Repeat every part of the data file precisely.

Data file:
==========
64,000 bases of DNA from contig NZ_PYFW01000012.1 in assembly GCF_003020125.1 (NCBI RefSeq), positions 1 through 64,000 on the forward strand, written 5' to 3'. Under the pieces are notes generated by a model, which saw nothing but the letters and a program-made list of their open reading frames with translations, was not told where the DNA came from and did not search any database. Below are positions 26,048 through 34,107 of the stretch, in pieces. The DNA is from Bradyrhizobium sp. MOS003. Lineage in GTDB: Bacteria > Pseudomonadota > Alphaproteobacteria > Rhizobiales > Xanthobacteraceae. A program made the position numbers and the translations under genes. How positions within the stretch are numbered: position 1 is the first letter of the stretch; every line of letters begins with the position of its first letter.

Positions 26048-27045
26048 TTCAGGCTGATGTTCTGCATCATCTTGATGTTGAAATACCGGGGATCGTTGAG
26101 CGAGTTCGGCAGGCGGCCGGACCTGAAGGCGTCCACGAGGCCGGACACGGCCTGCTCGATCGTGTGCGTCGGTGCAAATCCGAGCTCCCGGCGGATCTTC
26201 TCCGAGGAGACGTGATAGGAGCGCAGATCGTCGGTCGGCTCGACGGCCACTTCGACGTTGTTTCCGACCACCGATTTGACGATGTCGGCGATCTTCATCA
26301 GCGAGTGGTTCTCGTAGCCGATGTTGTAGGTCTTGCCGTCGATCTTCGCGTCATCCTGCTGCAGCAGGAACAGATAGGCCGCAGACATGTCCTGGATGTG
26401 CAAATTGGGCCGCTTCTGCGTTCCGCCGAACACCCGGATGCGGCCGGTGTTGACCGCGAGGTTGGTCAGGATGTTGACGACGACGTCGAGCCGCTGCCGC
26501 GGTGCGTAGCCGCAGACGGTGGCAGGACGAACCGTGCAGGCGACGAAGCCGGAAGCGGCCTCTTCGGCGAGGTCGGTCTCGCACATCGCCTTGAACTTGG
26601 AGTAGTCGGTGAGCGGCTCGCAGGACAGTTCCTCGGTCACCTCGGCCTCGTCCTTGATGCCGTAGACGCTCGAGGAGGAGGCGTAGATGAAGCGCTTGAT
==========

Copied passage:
64,000 bases of DNA from contig NZ_PYFW01000012.1 in assembly GCF_003020125.1 (NCBI RefSeq), positions 1 through 64,000 on the forward strand, written 5' to 3'. Under the pieces are notes generated by a model, which saw nothing but the letters and a program-made list of their open reading frames with translations, was not told where the DNA came from and did not search any database. Below are positions 26,048 through 34,107 of the stretch, in pieces. The DNA is from Bradyrhizobium sp. MOS003. Lineage in GTDB: Bacteria > Pseudomonadota > Alphaproteobacteria > Rhizobiales > Xanthobacteraceae. A program made the position numbers and the translations under genes. How positions within the stretch are numbered: position 1 is the first letter of the stretch; every line of letters begins with the position of its first letter.

Positions 26048-27045
26048 TTCAGGCTGATGTTCTGCATCATCTTGATGTTGAAATACCGGGGATCGTTGAG
26101 CGAGTTCGGCAGGCGGCCGGACCTGAAGGCGTCCACGAGGCCGGACACGGCCTGCTCGATCGTGTGCGTCGGTGCAAATCCGAGCTCCCGGCGGATCTTC
26201 TCCGAGGAGACGTGATAGGAGCGCAGATCGTCGGTCGGCTCGACGGCCACTTCGACGTTGTTTCCGACCACCGATTTGACGATGTCGGCGATCTTCATCA
26301 GCGAGTGGTTCTCGTAGCCGATGTTGTAGGTCTTGCCGTCGATCTTCGCGTCATCCTGCTGCAGCAGGAACAGATAGGCCGCAGACATGTCCTGGATGTG
26401 CAAATTGGGCCGCTTCTGCGTTCCGCCGAACACCCGGATGCGGCCGGTGTTGACCGCGAGGTTGGTCAGGATGTTGACGACGACGTCGAGCCGCTGCCGC
26501 GGTGCGTAGCCGCAGACGGTGGCAGGACGAACCGTGCAGGCGACGAAGCCGGAAGCGGCCTCTTCGGCGAGGTCGGTCTCGCACATCGCCTTGAACTTGG
26601 AGTAGTCGGTGAGCGGCTCGCAGGACAGTTCCTCGGTCACCTCGGCCTCGTCCTTGATGCCGTAGACGCTCGAGGAGGAGGCGTAGATGAAGCGCTTGAT